Tics - NHS

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Overview - Tics

Tics are fast, repetitive muscle movements that result in sudden and difficult to control body jolts or sounds.

They're fairly common in childhood and typically first appear at around 5 years of age. Very occasionally they can start in adulthood.

Tics are not usually serious and normally improve over time. But they can be frustrating and interfere with everyday activities.

Tourette's syndrome, a term that's used when tics have lasted for more than a year, is covered separately.

Types of tics

There are many types of tic. Some affect body movement (motor tics) and others result in a sound (vocal or phonic tics).

Examples of tics include:

  • blinking, wrinkling the nose or grimacing
  • jerking or banging the head
  • clicking the fingers
  • touching other people or things
  • coughing, grunting or sniffing
  • repeating a sound or phrase – in a small number of cases, this may be something obscene or offensive

Tics can happen randomly and they may be associated with something such as stressanxiety, tiredness, excitement or happiness. They tend to get worse if they're talked about or focused on.

They often start with an unpleasant sensation that builds up in the body until relieved by the tic – known as an urge – although they can sometimes be partly suppressed.

Read more about common types of tics.

When to see a GP

Tics are not usually serious and they do not damage the brain.

You do not always need to see a GP if they're mild and not causing problems. Sometimes they can disappear as quickly as they appear.

See a GP if you're concerned about your or your child's tics, you need support or advice, or the tics:

  • occur very regularly, or become more frequent or severe
  • cause emotional or social problems, such as embarrassment, bullying or social isolation
  • cause pain or discomfort (some tics can cause the person to accidentally hurt themselves)
  • interfere with daily activities, school or work
  • are accompanied by anger, depression or self harm

A GP should be able to diagnose a tic from a description of it and, if possible, seeing it. Recording a short video can be helpful, but be careful not to draw too much attention to the tic while filming as this can make it worse.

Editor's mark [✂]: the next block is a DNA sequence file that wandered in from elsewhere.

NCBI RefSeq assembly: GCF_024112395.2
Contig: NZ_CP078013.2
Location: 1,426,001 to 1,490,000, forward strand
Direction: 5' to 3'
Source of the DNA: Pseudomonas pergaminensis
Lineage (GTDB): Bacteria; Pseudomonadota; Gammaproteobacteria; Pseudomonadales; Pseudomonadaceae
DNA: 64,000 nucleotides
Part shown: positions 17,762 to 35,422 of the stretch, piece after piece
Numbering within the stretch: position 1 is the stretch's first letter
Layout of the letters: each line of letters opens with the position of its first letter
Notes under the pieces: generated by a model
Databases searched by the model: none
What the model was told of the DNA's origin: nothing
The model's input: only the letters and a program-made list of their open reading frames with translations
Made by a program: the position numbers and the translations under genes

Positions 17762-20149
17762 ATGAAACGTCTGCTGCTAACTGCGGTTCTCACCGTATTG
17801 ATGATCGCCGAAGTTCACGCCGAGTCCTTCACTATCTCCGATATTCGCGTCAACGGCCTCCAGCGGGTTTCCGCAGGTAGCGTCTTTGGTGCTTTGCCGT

Treatments for tics

Treatment is not always needed if a tic is mild and is not causing any other problems. Self-help tips, such as avoiding stress or tiredness, are often very helpful for the majority of people.

If a tic is more severe and is affecting everyday activities, therapies that aim to reduce how often tics occur may be recommended.

The main therapies for tics are:

  • Habit reversal therapy – this aims to help you or your child learn intentional movements that "compete" with tics, so the tic cannot happen at the same time
    • Comprehensive behavioural intervention for tics (CBiT) – a set of behavioural techniques to help learn skills to reduce tics
  • Exposure with response prevention (ERP) – this aims to help you or your child get used to the unpleasant sensations that are often felt just before a tic, which can stop the tic occurring

There are also medicines that can help reduce tics. These may be used alongside psychological therapies or after trying these therapies unsuccessfully.

Read more about how tics are treated.

How long do tics last?

In most cases, tics improve over time or stop completely.

Sometimes they may just last a few months, but often they come and go over several years.

They are normally most severe from around 8 years of age until teenage years, and usually start to improve after puberty.

Causes of tics

It's not clear what causes tics. They're thought to be due to changes in the parts of the brain that control movement.

They can run in families, and there's likely to be a genetic cause in many cases. They also often happen alongside other conditions, such as:

Tics can sometimes be triggered by taking illegal drugs, such as cocaine or amphetamines, and are occasionally caused by more serious health conditions such as cerebral palsy or Huntington's disease.

Page last reviewed: 30 December 2019
Next review due: 30 December 2022